Learning to Walk in My Grief
Tayjon came into our life and stole all our hearts, especially that of his brother Tyler. I never knew one could love a child as much as I do Tayjon. He was in so many ways an angel on Earth. Tayjon had the biggest smile and eyes that were so full of life. For the first six months of his life, he was a very quiet child, but then he became mobile and it was all over. Tayjon loved to climb on any and everything, it was nothing to often find him sitting on top of the dining room table looking out the window. By the time he turned one he had advanced from looking out the window, to running outside and playing. Jonjon loved to play outside. I’m not sure which he loved more playing in water or playing outside in water. Our last summer with him we spent so much time outside, just enjoying life, and watching the children play.
This all came to an end on August 15, 2016. It was a Monday morning and it started out somewhat a typical day. It was the day before school started and my children’s friends had stayed the night. So, with a house full of children and not wanting to wake everybody up, I tiptoed around the house as I got two of my children up and ready to go to a 7 a.m. dental appointment. At one point, I even went upstairs to where Tayjon was sleeping, but I didn’t go all the way into the room. I grabbed a pair of shoes, went back downstairs quietly and out the door we went.
We arrived home around 8:20 a.m. As I was getting Tyler out of the van, Tayjon’s older sister Shy came running out of the house saying “Jonjon is not breathing.” My first thought was that he must have eaten something that got stuck in his throat again. This was something typical of Tayjon, who loved to eat. I will never forget the moment that I came around the corner, looked in the living room and saw my husband on the floor giving my two-year-old child CPR. Many years of CPR training instinct kicked in I didn’t question what was going on I simply dropped down to help. The moment I went to give my child breath from my lungs, I knew he was dead. A minute or two later the paramedics rushed in, swept him up off the floor and flew out the door. In that moment, I knew my life had changed forever. I was now a part of a group of women no one wants to be a part of.
If someone had told me that three years later, I would learn to walk in my grief I would have told them they were crazy. I find it unthinkable to even question how a person can learn how to live without their child. Living without my child has been hard, and some days just unbearable, but with support from SUDC, and other moms like myself, I have learned that it is ok. It is ok to cry. It is ok to tell others you’re not having a good day. It’s ok to just do nothing.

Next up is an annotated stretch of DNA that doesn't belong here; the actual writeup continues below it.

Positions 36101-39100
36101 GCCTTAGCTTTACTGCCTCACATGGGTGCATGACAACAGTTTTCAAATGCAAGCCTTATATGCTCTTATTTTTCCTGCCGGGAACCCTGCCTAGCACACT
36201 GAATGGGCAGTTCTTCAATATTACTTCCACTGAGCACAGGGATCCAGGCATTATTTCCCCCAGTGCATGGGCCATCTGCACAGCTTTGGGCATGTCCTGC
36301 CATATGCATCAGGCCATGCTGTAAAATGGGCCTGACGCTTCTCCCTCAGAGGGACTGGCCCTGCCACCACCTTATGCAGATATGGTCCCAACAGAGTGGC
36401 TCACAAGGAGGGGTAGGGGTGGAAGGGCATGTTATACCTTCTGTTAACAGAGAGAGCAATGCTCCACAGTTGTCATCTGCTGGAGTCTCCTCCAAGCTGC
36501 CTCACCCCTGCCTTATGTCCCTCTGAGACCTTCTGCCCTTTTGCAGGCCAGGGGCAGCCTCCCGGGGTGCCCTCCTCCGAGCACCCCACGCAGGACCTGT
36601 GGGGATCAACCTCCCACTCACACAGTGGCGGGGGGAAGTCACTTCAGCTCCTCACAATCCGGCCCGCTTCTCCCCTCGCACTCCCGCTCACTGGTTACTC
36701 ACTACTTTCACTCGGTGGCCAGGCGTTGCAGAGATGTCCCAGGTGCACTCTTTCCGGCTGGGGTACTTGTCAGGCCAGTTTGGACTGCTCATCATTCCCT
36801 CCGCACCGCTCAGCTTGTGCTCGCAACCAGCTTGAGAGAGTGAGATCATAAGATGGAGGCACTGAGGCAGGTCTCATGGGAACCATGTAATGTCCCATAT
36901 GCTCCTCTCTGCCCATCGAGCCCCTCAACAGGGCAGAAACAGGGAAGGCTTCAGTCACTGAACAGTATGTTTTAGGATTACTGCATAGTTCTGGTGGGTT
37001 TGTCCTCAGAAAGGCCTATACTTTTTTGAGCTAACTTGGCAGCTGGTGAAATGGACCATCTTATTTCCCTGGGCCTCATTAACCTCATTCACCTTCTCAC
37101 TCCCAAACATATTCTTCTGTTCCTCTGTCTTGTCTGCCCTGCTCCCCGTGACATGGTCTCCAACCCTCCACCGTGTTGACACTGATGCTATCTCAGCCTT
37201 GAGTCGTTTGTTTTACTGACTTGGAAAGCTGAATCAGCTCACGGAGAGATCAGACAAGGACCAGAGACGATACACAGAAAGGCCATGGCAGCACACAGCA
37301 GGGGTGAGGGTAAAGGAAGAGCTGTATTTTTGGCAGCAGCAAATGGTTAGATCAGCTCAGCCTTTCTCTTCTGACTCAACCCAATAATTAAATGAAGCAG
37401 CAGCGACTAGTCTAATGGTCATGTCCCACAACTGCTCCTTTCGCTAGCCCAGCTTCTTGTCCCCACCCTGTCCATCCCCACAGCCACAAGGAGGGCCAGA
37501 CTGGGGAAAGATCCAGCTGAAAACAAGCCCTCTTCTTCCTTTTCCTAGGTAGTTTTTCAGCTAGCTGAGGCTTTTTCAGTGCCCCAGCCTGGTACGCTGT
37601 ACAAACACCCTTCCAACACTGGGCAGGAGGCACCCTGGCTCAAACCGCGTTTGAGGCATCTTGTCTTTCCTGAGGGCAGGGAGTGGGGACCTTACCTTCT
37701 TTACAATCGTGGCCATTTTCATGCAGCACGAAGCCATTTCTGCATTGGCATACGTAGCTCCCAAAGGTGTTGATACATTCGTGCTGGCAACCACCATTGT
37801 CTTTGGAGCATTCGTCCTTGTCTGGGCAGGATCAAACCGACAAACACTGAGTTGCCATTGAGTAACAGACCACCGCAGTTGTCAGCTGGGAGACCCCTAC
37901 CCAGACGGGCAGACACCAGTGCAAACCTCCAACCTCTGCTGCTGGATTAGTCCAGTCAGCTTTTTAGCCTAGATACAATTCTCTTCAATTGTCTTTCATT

August 15, 2019 it will mark three years since we lost Tayjon As I reflect on these past 3 years, I now realize that grief is not always what you expect it to be. For me dealing with my grief during the second year was much more difficult than the first year. During the first year I spent so much time thinking about getting through the first holiday, the first birthday the first day of school and all the special occasions that we would miss that it became more about the fear of my grief than the actual grief itself. This became a true test of not only just learning to walk in my grief, but also about how to live with it. We have started to adventure out into the world again and do some of the things that we use to enjoy doing with Jonjon. I no longer fear grief but mourn the loss of what could’ve been.
Learning to walk in my grief was hard, I second guessed everything including my parenting skills. I also questioned whether or I missed something, because “healthy” children just don’t die in their sleep. There is so much I could say, but my grief consumes my words. My story is like so many affected by SUDC, but so different. The one thing that we all have in common is the love for our children and a desire for answers to why.
I really miss my Jonjon. I miss him standing at the top of the steps, throwing his toys down the steps until he saw my face. I miss watching him steal food off everyone’s plate. I miss his “good morning mama.” I miss his playing in the toilet and dumping buckets of water in my living room floor with his brother Tyler. More than anything, I miss being his mama. When I first met Tayjon ironically in a hospital room connected to some machines, I sang to him. I sang, “Yes, Jesus loves You So,” on that day in the hospital room as they started to shut down all the machines and the medical professionals began leave the room, I sang to my baby again. As I sang to my baby, “Yes, Jesus loves You” other voices joined in. Just like those voices that joined in that day, it is my hope that more voices will join in spreading the word about SUDC. Sharing my story is just my little part in keeping my promise to Tayjon.
By Artavia Cleveland, Guest Blogger